The overture to the White House was a relatively logical one for the North Korean leader – if Trump says no meet then Kim looks like he held out an olive branch and the US leader looks rude; if Trump says yes then Kim gets his selfie with the President and achieves leader-equivalency and a major domestic win.
The summit – if it happens – is a win-win for Kim.
Remember he doesn’t really have to do any deals at home to secure any negotiating position or final bargain. He is, literally, the ‘Supreme Leader’: whatever he does or does not negotiate with Trump will stand back in Pyongyang and be spun in Kim’s favour.Trump, independent as he likes to think he is, has multiple constituencies that he must appease over any deal including, the Republican Party, Senate-Congress, the military, the CIA, the State Department, the media (including the section that tends towards him), and the Great American People.
Kim’s options are nothing or something: a ‘no thanks’ to anything is possible, but probably it will be something close to an offer to freeze nuclear weapons development for reduction of sanctions and/or aid both material and technical.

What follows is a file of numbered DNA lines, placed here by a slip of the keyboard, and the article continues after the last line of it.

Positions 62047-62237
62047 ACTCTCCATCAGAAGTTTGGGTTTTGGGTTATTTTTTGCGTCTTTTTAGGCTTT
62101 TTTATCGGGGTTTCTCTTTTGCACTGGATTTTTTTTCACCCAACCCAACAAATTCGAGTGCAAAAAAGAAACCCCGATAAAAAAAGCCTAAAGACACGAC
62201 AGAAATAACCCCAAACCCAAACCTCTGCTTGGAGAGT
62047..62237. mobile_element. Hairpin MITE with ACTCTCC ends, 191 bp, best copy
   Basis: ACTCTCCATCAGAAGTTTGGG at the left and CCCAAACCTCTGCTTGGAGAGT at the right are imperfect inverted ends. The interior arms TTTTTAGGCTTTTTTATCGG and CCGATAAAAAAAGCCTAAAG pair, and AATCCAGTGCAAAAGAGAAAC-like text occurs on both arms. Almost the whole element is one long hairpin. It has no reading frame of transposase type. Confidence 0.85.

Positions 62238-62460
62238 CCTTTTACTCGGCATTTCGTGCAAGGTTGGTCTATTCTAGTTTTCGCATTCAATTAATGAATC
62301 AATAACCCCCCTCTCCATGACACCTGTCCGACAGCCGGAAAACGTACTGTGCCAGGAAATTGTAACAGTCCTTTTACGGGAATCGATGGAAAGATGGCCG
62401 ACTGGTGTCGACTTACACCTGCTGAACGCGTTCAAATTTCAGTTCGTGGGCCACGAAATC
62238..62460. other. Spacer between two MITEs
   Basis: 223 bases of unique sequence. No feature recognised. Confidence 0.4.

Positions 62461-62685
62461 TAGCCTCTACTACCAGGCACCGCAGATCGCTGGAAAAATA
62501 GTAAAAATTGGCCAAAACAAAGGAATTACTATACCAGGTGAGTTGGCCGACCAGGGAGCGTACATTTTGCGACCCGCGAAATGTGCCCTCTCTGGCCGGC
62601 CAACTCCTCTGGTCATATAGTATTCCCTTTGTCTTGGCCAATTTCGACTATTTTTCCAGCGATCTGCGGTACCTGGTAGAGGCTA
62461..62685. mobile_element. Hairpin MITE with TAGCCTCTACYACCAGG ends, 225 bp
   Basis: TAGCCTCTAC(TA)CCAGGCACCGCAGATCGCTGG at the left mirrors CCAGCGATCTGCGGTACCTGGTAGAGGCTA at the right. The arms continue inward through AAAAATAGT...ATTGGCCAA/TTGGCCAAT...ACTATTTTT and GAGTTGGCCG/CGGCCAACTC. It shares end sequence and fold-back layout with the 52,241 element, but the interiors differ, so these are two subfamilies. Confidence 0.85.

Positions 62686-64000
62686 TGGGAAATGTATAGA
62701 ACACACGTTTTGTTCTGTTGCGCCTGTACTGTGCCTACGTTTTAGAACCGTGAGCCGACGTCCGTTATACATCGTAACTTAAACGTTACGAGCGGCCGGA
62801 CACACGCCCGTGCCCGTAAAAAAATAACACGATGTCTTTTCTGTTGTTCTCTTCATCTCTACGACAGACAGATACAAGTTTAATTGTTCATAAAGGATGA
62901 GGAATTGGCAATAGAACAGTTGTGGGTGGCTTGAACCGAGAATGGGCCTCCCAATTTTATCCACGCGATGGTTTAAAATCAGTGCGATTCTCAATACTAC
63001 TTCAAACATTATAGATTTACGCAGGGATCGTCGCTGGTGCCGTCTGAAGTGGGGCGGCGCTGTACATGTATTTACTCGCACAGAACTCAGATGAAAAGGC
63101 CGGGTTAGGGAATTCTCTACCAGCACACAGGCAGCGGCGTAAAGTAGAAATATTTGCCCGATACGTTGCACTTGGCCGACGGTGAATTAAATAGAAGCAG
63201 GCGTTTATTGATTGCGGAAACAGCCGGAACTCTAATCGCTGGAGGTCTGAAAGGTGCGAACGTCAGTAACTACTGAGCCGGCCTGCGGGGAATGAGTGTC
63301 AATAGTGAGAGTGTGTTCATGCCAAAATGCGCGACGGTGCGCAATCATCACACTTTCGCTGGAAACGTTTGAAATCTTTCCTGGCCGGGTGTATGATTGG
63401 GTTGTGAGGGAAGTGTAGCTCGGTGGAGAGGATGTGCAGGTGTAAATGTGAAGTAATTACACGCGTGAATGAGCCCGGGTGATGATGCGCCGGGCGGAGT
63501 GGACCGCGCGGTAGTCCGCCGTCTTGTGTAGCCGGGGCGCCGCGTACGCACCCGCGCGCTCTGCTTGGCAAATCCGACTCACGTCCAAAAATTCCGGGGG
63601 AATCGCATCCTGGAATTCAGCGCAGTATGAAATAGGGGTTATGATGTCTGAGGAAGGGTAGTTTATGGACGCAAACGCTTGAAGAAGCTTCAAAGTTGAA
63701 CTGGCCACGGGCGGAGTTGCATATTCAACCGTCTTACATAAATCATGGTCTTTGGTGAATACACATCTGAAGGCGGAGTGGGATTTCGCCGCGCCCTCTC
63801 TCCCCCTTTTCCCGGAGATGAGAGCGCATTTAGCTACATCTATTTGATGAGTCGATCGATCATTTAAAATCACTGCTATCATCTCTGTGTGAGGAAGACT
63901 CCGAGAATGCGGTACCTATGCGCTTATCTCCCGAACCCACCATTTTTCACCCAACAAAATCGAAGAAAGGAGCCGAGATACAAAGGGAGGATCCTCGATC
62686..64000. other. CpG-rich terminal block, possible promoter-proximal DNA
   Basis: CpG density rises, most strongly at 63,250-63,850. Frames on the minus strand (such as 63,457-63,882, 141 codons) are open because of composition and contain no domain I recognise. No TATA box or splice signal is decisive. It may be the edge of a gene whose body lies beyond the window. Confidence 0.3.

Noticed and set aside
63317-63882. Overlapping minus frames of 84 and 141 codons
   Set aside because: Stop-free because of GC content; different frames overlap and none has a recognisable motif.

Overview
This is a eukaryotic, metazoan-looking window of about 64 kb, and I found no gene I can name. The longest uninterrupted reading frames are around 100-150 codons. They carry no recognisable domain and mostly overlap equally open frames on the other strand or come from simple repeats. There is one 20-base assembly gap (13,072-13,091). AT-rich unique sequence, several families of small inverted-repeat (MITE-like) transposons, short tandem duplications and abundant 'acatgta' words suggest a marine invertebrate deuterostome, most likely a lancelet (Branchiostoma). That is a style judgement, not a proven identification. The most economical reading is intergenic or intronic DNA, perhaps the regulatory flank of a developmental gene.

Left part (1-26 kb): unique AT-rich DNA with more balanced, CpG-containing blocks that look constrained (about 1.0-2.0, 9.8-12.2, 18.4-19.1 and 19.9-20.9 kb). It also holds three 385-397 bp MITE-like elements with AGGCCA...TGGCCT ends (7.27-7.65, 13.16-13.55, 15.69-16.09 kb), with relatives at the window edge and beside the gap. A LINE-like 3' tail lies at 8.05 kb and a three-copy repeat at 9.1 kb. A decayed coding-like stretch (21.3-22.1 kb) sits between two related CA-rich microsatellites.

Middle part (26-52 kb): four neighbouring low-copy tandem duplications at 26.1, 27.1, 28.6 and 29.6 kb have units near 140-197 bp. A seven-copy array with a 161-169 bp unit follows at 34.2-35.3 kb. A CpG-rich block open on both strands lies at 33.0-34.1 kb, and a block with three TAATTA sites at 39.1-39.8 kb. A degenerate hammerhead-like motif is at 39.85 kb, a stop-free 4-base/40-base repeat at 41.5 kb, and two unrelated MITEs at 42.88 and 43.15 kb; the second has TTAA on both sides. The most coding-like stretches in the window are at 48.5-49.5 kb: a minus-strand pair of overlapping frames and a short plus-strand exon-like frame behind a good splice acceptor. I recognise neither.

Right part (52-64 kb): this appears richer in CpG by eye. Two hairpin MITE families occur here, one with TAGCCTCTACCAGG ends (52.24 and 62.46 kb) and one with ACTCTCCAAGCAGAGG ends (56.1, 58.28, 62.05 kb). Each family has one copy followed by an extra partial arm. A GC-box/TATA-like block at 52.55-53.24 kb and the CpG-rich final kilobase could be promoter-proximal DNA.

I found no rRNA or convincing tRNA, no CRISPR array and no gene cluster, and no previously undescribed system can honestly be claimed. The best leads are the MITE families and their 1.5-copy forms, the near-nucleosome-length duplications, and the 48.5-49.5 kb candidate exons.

Trump, on the other hand, could do many things his opponents and (sometime) allies don’t like: withdraw troops from the South thus destabilising the balance of power on East Asia, expose Tokyo, annoy Beijing.
The summit is Kim’s to win and Trump’s to lose.
And so Kim went, ‘unofficially’, to Beijing and talked denuclearisation. This was the bridge rebuilding programme. The sanctions have hit Pyongyang despite the rhetoric; losing the support of Beijing at the UN was a big loss for Kim and a win for Trump and Team USA. And so, starting with the South Korean winter Olympics, then the overtures to Washington, Kim is reorienting.
It’s showing that even if Trump does shake hands with Kim at any later summit Xi got there first. That old friends are usually the best friends. That falling out with neighbours is always ugly.
Next up the just announced North-South Korea in April and Moon Jae-in’s selfie with Kim at the symbolic village of Panmunjom in the Demilitarised Zone. And then finally President Trump will get his chance … maybe.
As a leading expert on North Korea, Paul French is a widely published analyst and commentator on Asia and has written a number of books dealing with China’s pre-1949 history, Asian politics and current affairs. His previous books include a history of North Korea, a biography of Shanghai adman and adventurer Carl Crow, and a history of foreign correspondents in China. Paul was awarded the 2013 Edgar for best fact crime for his international best-seller Midnight in Peking.